A couple of days ago I had an unusual thought. Unusual for me, that is.

I thought, I feel normal. In body and mind. I can’t remember when I last felt like this – or if I’ve ever had this thought before, given how abnormal I usually feel.

I do not wake in the night in pain, I do not wake in the morning in pain. To think that just a matter of two months ago I could not stand on my left leg first thing without excruciating pain, and by the end of the day I’d be weeping with the relentlessness of my suffering.

The change is miraculous. I’ve used this word before in recent updates, but it is. If anyone has experienced chronic pain, and then the lessening of it, they’ll know what I mean.

I’ve also talked about feeling gratitude, and I mean really feeling it. Over the years I’ve listened to meditations or been instructed by spiritual teachers to ‘feel gratitude’ – to find something to feel grateful for. I’ve searched in my mind and usually found something, although it has sometimes been a struggle. But it’s been a thought, not a feeling. I thought, I feel grateful for X, but in fact I didn’t really feel anything. I just knew it was good that X was in my life, or good that I experienced X.

Something shifted in the past weeks, where I actually feel grateful. I’m not thinking it. I’m usually lying down, waiting for sleep, and a sensation washes through me, a deep relaxation. It’s not joy – joy can be so ephemeral, almost unreal, perhaps a bit ungrounded. But this sensation is very real, and very grounded. It also doesn’t last that long, but I have a feeling it stays in the cells. It’s like I’m a plant dying for water, and now the rain has fallen long and deep into the soil to the roots. Perhaps it’s closer to one of those moments of spiritual well-being, of connectedness with all that is.

If you’ve been reading these blogs you’ll know the main reasons behind my gratitude – the shift in my pain levels, certainly, but also the support I’ve received, enabling me to step on this path towards healing–both body and mind.

I’ve done a lot of therapy in my life, of all kinds, from shamans to psychiatrists. I have a history of what they call complex trauma (exposure to multiple traumatic events). But, perhaps I’m finally getting the support I’ve really needed. It could be the multi-pronged approach I chose to help me with the pain: acupuncture, cranial osteopathy and EMDR, that latter of which I had my first ‘real’ session early this week. In fact, my therapist used a slightly modified version, using bi-lateral body movements as I re-imagine traumatic events (in particular recent ones – see The Unendurable and The Unendurable Part Two).

Even my therapist was surprised at how deep the session went. You process fast, he said. I’m sure this is because I’d already had several weeks of the other approaches, and perhaps also because of all the work I’ve done over the decades. I’ve also taken on board the fairly radical theory of back pain promoted by Dr. John E. Sarno.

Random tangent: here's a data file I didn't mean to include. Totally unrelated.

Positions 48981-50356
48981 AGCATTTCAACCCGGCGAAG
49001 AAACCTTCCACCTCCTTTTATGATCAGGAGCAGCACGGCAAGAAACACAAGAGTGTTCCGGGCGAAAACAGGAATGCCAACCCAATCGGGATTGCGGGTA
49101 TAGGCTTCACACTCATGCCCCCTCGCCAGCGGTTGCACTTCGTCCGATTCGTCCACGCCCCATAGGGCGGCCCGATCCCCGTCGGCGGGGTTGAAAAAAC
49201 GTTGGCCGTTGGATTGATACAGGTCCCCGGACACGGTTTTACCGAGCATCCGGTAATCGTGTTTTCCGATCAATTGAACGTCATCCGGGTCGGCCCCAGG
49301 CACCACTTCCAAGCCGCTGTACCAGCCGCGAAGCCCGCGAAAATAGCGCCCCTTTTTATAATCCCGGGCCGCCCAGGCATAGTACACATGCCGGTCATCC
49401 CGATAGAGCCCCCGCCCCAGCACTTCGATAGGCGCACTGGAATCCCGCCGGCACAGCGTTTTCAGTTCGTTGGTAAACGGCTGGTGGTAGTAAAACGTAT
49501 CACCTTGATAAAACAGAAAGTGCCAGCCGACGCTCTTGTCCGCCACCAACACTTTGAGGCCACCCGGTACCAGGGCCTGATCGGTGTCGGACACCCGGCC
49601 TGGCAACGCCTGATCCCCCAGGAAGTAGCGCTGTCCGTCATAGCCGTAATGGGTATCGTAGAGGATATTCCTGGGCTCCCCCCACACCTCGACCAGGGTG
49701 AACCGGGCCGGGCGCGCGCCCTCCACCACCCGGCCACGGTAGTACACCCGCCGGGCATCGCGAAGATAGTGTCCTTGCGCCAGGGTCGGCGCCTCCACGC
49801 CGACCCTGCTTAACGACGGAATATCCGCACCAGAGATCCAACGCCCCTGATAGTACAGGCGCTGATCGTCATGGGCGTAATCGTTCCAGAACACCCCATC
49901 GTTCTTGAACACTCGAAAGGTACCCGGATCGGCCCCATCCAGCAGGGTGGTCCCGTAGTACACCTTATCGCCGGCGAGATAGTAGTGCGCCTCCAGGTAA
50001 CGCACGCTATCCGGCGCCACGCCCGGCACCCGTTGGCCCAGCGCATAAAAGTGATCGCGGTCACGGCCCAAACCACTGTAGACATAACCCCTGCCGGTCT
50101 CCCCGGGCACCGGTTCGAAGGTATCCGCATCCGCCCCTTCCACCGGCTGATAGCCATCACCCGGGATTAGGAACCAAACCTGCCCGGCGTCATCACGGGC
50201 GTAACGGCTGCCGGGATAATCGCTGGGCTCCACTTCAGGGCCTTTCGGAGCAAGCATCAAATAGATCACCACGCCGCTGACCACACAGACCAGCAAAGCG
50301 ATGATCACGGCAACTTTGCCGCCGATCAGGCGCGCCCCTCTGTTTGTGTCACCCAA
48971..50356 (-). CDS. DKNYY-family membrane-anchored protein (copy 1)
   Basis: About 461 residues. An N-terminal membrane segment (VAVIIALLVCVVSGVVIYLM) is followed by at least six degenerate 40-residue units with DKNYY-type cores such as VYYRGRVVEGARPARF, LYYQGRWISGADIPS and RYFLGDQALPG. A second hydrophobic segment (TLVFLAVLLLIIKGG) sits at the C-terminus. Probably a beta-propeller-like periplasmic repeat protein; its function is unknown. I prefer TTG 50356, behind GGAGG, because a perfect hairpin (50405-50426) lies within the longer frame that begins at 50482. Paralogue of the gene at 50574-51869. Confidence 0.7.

And—and this is the news I really meant to write about—thanks to so many of you donating and to three dear, amazing friends covering what remained, I’ve had the PEMF mat for nearly two weeks and been using it three or sometimes four times a day. In theory someone with a long-term chronic condition like ME/CFS would only see results after 3 months of use, but I suspect it’s already helping.

I think back to when I started on this path in early February, writing The Unendurable. And to what forced me on the path: a year long’s worth of suffering, my utter desperation and despair. And now? Yes, I’ve recently had two nasty viruses, I still have weird symptoms (my eyesight randomly going blurry), I still have to rest much of the day, and I still have pain. Mostly it’s discomfort rather than pain. But that I can sit here, I literally mean sit here on a chair and not be in agony…well, I know I’ve written a lot of words, but there are no words really to express my appreciation towards all of you who have been so kind and generous. Perhaps in French: Je vous embrasse.

In the past normal was never a descriptor I wanted applied to me. I wanted to be different, unusual. I prided myself on my so-called artistic temperament, my mood swings, my emotional upheavals. But I’ve come far from this—I’ll gladly accept all the moments of feeling normal that come my way (although Ronan might have other thoughts…).

Previous blogs of mine on my physical situation:
The Real Story
The Unendurable, Part Two
The Unendurable
More Things I Don’t Want To Talk About
On Being Invisible

6 thoughts on “FEELING NORMAL

  1. That sounds already a bit like ‘normal’.
    I wish you a time of ‘extraordinary normal’ soon. Je t’embrasse and hope, that you enjoy every time on the PEMF mat.

  2. Wow, I am so happy for you! I’ve recently experienced a similar miraculous recovery after eight years of chronic illness. It’s a strange feeling, but I understand the sense of overwhelming gratitude. Wishing you all the best on your journey toward continued healing.

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